In the 1980s, squash became one of the fastest growing sports in South Africa. But there was a snag: it was in the era of apartheid sport – and there were no facilities to feed the appetite of those who believed in the ethos of non-racialism.

It was then that a sports enthusiast name Anthony Staak, and a group of friends decided to roll up their sleeves and to do something about the situation.

Better known as a champion athlete for South Peninsula High School, where his prowess in the 800m and shotput was rewarded with provincial colours at senior schools sports level, Staak had also played rugby at schools level and for the City and Suburban-based Philmanians club for a season.

His introduction to squash came from another direction. “I started playing socially while studying abroad,” he says, “and like so many others, I became hooked.”

But when he returned to South Africa, he found there were no squash facilities for enthusiasts who believed in the message of “no normal sport in an abnormal society”.

“There was a need for squash to be offered to those who wanted to play under the SACOS banner,” he says. But there was a matter – a not insignificant one – that needed first to be resolved. There were no clubs and, even more seriously, no venues. Fortunately, there was also no panic – and no thought of throwing in the towel.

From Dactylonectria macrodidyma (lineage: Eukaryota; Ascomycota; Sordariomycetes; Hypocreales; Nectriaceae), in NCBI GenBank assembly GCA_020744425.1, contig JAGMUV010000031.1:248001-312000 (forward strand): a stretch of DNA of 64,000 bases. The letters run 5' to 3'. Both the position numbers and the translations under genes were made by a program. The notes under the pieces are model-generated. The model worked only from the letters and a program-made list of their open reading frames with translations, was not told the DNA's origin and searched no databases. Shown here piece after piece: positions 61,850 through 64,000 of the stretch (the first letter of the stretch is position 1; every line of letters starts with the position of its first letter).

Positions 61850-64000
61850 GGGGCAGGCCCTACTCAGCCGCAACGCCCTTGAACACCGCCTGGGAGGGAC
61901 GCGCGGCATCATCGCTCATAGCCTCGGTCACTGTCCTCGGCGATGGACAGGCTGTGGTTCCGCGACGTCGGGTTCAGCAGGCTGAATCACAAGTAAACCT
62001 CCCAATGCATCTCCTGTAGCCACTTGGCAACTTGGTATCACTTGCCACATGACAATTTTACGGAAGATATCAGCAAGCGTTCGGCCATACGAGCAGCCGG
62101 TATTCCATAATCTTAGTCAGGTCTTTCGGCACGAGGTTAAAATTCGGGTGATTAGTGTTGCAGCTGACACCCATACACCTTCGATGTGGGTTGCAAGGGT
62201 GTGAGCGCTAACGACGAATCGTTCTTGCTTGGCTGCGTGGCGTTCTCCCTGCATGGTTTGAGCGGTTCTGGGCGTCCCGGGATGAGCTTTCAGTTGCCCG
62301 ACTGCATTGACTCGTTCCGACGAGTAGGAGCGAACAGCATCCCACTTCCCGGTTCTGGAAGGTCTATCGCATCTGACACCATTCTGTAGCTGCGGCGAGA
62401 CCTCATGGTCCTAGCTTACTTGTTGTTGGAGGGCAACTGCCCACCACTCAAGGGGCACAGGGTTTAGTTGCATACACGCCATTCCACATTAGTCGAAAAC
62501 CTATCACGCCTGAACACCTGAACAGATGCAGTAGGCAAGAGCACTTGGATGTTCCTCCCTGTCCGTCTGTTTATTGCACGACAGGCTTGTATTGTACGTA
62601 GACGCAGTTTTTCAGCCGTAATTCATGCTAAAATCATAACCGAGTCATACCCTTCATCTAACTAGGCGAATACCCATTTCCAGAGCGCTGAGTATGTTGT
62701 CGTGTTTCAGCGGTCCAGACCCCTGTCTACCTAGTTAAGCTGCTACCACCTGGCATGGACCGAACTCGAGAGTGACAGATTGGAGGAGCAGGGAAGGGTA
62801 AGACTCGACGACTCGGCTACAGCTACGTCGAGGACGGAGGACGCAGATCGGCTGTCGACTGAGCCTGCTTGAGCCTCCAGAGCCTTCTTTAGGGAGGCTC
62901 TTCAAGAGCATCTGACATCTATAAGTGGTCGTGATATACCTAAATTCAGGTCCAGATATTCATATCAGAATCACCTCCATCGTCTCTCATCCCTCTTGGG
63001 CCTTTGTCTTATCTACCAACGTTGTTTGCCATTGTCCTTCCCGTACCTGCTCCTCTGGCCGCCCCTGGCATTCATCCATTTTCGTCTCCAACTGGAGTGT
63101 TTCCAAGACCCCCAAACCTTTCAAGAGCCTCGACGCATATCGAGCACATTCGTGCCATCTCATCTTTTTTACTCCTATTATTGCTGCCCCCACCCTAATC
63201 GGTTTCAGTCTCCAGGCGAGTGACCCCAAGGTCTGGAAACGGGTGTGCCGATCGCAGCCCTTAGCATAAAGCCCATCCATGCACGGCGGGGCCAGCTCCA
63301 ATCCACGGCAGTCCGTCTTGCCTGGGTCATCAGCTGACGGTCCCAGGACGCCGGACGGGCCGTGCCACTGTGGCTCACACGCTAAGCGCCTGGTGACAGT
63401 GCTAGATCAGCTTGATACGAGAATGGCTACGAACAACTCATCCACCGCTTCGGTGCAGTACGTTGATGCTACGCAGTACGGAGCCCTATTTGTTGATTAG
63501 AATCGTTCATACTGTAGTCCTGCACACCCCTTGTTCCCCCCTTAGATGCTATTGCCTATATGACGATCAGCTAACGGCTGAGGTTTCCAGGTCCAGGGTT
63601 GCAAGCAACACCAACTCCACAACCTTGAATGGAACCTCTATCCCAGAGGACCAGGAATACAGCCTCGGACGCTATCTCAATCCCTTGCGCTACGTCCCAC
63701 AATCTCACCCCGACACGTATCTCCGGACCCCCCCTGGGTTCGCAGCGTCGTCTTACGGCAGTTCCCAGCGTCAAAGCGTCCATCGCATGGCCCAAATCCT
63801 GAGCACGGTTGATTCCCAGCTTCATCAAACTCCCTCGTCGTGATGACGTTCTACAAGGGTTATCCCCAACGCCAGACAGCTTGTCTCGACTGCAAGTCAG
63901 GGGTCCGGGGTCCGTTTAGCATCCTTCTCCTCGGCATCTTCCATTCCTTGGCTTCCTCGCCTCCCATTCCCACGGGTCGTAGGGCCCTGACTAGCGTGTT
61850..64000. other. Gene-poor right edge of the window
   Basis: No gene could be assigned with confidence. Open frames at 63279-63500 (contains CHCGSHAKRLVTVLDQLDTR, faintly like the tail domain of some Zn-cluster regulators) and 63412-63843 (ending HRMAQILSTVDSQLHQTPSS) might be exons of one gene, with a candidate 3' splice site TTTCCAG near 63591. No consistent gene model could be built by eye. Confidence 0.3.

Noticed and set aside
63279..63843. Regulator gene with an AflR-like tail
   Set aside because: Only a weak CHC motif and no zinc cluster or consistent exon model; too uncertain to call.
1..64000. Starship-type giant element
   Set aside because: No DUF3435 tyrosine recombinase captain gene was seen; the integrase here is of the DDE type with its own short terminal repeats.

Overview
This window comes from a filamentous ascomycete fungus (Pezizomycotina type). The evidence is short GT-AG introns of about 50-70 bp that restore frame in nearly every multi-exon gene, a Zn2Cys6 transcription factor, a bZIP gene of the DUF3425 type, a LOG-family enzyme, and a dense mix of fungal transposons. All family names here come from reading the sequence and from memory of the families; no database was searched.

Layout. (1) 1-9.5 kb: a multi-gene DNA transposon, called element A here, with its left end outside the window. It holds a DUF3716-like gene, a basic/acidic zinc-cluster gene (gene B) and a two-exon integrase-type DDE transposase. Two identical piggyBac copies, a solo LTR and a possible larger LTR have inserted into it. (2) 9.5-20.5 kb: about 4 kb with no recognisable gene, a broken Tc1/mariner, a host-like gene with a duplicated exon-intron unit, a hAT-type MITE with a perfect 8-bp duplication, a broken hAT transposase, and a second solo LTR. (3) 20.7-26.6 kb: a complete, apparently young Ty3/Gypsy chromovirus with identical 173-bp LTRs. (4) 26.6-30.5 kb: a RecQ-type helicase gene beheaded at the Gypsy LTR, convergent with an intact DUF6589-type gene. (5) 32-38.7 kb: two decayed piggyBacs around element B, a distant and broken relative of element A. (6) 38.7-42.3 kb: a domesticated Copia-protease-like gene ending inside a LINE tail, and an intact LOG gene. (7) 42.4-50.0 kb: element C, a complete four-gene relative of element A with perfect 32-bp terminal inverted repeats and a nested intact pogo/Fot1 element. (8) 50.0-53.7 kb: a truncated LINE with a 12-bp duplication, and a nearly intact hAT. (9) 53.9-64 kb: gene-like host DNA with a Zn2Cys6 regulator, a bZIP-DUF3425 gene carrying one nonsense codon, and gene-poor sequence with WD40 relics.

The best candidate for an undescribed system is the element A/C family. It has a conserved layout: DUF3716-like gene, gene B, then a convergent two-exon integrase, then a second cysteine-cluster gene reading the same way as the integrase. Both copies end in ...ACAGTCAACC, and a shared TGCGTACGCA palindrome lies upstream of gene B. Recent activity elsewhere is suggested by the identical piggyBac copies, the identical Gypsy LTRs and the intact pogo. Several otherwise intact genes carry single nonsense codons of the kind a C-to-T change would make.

Staak and others got the ball rolling by starting the first non-racial club – Trojans – in about 1981. “Very soon, the Western Squash Racquets Federation came into being. It was a time of great energy, initially in the Western Cape, and later in other parts of the country, with a number of clubs and associations being formed. In Cape Town, nine clubs began competing with each other at courts in Wynberg, Athlone, Elsies River and Retreat, under the Federation banner

Staak was elected the first president of the Federation, a position he served in for 10 years.

“We received good support from local business with regard to the building of courts, and we also received permission from the Western Province Council on Sport to use the squash facilities at the Peninsula Technikon and UWC,” Staak says.

“We took it very seriously”, he adds. “We established the sport from the ground up, which meant we had to learn the rules, train umpires and maintain discipline.

“It was a hectic time, and besides being president of the provincial federation, I also played for Trojans and Western Province B.”

The game, meanwhile, was also growing in other parts of the country, and when Natal established its own provincial body, it came together with its Western Province counterparts to establish the South African Squash Racquets Federation, with Staak as its vice-president.

In the second half of the 1980s, problems between SACOS and the ANC sports wing, the NSC, eventually led to the demise of the national federation.

It was at this point that Staak withdrew from administration of the game – and decided to concentrate instead on marathon running.